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Selfless to a Fault: Swedes Get Evicted to Make Room for Migrant Family

Last year saw "humanitarian superpower" Sweden take in the largest number of refugees per capita of all the EU nations, yet left the sparsely populated Nordic country struggling with the unforeseen consequences, which have taken a hard toll on the locals.

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Local Swede Uffe Rustan and his two teenage sons Rasmus (15) and Linus (17) are about to be evicted from their home in Lidingö Municipality. The reason? The house they live in will be taken over by new arrivals.

Rustan has to move out of the house he has rented on a short-term basis from Lidingö Municipality since February no later than August. Instead, the house will be rented as a temporary accommodation for a newly-arrived family of asylum-seekers.

The contract was extended once, and the municipality has been 'generous,' property manager Thorsten Lorich told the news outlet Mitt i Lidingö. Lorich admitted to some ethical deficiencies in his treatment of the Rustans with respect to the termination of the contract.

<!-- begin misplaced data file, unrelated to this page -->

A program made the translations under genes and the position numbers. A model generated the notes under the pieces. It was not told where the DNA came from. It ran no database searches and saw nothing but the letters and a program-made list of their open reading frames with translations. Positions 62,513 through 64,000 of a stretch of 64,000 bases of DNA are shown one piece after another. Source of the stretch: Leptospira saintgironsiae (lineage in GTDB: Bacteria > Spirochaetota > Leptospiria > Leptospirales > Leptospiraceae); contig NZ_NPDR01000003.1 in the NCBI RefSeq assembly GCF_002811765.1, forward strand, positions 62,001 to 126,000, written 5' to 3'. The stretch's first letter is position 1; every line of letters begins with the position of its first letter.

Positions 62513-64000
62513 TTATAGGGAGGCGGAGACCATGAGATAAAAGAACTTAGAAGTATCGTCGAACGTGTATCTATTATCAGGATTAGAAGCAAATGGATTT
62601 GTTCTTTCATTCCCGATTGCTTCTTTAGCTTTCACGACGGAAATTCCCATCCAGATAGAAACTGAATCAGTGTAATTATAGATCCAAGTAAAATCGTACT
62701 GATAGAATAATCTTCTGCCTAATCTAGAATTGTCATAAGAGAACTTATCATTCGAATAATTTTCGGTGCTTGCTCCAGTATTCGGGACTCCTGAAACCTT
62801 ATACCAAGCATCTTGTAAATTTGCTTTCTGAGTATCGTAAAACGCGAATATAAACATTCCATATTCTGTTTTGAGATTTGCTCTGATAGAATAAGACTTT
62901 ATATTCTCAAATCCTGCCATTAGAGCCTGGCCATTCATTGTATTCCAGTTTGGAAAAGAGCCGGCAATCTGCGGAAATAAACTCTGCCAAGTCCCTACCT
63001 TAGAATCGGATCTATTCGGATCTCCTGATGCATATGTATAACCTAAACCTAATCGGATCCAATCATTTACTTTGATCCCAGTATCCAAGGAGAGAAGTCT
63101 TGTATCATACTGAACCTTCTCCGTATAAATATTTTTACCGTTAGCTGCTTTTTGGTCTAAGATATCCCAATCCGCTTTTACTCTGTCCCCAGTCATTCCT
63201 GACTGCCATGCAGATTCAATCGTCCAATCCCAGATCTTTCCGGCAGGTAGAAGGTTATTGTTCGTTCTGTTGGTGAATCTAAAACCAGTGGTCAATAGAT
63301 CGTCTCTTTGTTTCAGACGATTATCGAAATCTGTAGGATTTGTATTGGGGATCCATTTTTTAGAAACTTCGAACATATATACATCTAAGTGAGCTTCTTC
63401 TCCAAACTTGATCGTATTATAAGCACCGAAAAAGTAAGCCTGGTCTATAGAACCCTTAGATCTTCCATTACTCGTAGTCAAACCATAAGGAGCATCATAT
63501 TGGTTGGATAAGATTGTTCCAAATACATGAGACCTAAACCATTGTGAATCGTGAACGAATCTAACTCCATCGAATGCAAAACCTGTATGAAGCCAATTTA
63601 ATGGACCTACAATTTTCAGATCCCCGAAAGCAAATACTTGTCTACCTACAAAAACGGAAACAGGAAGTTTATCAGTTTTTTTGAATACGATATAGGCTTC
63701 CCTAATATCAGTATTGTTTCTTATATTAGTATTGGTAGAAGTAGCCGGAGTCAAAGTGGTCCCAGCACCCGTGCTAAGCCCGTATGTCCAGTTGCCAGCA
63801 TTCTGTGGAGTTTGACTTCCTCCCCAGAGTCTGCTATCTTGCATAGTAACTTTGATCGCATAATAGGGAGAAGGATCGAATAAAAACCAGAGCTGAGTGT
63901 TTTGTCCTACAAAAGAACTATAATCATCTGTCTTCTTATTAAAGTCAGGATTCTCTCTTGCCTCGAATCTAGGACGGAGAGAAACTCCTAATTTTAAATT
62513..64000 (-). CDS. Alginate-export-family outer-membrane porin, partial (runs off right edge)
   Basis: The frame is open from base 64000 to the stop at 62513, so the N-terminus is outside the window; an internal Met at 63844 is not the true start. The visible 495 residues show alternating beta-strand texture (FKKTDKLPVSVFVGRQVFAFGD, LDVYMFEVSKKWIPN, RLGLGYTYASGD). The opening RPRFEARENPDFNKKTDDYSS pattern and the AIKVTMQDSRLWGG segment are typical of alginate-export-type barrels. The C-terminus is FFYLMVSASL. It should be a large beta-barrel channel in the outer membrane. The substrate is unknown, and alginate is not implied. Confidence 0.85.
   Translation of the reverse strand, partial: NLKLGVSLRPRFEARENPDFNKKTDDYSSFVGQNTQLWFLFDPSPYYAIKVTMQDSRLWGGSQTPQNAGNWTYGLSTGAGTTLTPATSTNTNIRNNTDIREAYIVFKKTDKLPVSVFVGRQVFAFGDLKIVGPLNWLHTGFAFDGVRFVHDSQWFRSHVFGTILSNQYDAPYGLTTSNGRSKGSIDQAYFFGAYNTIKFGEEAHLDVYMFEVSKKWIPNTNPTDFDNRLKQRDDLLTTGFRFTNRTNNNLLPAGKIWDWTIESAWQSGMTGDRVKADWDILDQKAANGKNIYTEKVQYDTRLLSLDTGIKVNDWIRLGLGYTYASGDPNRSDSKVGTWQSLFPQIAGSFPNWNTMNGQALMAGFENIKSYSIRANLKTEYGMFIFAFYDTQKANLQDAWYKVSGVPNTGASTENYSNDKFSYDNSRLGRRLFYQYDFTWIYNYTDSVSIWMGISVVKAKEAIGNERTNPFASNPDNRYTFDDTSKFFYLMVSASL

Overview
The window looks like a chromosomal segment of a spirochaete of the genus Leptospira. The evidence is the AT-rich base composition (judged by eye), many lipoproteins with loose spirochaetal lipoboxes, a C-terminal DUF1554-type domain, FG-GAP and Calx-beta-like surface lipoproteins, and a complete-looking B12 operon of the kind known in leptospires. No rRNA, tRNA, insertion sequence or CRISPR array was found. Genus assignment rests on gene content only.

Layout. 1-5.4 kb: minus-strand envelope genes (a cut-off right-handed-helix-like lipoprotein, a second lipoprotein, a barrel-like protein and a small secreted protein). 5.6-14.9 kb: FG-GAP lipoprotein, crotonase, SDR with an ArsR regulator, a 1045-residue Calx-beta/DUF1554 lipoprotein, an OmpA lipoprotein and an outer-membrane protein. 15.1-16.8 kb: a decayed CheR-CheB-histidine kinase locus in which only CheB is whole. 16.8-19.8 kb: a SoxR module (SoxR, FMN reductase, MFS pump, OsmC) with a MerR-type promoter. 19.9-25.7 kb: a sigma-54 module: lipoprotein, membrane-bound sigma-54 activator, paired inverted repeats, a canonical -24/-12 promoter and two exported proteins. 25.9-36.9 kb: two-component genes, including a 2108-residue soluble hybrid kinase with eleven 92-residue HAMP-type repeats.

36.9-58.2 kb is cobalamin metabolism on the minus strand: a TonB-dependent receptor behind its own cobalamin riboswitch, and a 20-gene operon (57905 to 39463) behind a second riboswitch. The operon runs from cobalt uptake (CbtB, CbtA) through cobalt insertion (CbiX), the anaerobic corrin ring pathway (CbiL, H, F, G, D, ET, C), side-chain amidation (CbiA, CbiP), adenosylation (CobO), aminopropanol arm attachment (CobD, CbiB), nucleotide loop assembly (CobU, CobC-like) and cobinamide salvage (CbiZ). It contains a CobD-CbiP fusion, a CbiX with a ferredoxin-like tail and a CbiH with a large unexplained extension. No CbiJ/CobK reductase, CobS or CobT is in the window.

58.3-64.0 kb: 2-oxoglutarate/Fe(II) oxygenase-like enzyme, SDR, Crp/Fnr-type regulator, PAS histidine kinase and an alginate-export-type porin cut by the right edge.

"I did not regard the contract as particularly binding to follow the rules one hundred percent," he said.

The Rustans have been left with virtually nowhere to go.

"I'm completely empty," Rustan told the news outlet Fria Tider. "It feels like I'm somewhat deficient although I pay my taxes and my kids go to school here," he continued.

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The news outlet caught Rustan in a dejected mood, commuting between two job assignments.

"I ought to have the energy to go on working," he said.

Sweden, a Nordic nation of almost 10 million, has been suffering from a botched immigration policy, which is the result of unwarranted altruism on the government's part. The critical mass of migrants has been accumulating ever since Sweden's former Prime Minister Fredrik Reinfeldt made his notorious flaming speech in 2014, in which he urged his fellow compatriots to "open their hearts" to large-scale migration.

The philanthropic motivation remained largely the same after the change of power, following the general election the same year. The Red-Green coalition government, which is currently in command, has repeatedly expressed its ambition for Sweden to become a "humanitarian superpower."

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